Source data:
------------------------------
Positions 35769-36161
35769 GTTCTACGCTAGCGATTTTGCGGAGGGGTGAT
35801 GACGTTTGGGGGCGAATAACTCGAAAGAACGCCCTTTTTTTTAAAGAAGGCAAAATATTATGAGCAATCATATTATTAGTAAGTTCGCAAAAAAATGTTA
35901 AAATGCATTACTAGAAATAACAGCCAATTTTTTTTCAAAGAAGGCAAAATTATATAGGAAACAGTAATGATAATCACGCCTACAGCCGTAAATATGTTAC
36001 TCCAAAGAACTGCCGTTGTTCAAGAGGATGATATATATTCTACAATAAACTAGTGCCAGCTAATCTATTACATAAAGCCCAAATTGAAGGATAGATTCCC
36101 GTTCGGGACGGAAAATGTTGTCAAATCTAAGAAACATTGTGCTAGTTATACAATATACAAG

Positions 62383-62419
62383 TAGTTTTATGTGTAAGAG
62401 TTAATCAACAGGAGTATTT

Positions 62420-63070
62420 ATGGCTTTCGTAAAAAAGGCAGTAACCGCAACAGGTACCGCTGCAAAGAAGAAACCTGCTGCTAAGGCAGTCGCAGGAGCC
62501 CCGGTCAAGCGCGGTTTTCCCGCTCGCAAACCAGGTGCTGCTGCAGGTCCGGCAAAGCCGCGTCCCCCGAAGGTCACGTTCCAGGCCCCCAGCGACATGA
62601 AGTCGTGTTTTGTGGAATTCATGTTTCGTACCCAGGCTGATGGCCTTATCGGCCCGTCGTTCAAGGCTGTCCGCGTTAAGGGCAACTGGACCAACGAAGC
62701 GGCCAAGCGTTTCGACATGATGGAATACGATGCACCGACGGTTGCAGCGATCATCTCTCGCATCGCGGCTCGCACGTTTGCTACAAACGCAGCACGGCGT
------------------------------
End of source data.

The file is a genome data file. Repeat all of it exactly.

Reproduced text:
Positions 35769-36161
35769 GTTCTACGCTAGCGATTTTGCGGAGGGGTGAT
35801 GACGTTTGGGGGCGAATAACTCGAAAGAACGCCCTTTTTTTTAAAGAAGGCAAAATATTATGAGCAATCATATTATTAGTAAGTTCGCAAAAAAATGTTA
35901 AAATGCATTACTAGAAATAACAGCCAATTTTTTTTCAAAGAAGGCAAAATTATATAGGAAACAGTAATGATAATCACGCCTACAGCCGTAAATATGTTAC
36001 TCCAAAGAACTGCCGTTGTTCAAGAGGATGATATATATTCTACAATAAACTAGTGCCAGCTAATCTATTACATAAAGCCCAAATTGAAGGATAGATTCCC
36101 GTTCGGGACGGAAAATGTTGTCAAATCTAAGAAACATTGTGCTAGTTATACAATATACAAG

Positions 62383-62419
62383 TAGTTTTATGTGTAAGAG
62401 TTAATCAACAGGAGTATTT

Positions 62420-63070
62420 ATGGCTTTCGTAAAAAAGGCAGTAACCGCAACAGGTACCGCTGCAAAGAAGAAACCTGCTGCTAAGGCAGTCGCAGGAGCC
62501 CCGGTCAAGCGCGGTTTTCCCGCTCGCAAACCAGGTGCTGCTGCAGGTCCGGCAAAGCCGCGTCCCCCGAAGGTCACGTTCCAGGCCCCCAGCGACATGA
62601 AGTCGTGTTTTGTGGAATTCATGTTTCGTACCCAGGCTGATGGCCTTATCGGCCCGTCGTTCAAGGCTGTCCGCGTTAAGGGCAACTGGACCAACGAAGC
62701 GGCCAAGCGTTTCGACATGATGGAATACGATGCACCGACGGTTGCAGCGATCATCTCTCGCATCGCGGCTCGCACGTTTGCTACAAACGCAGCACGGCGT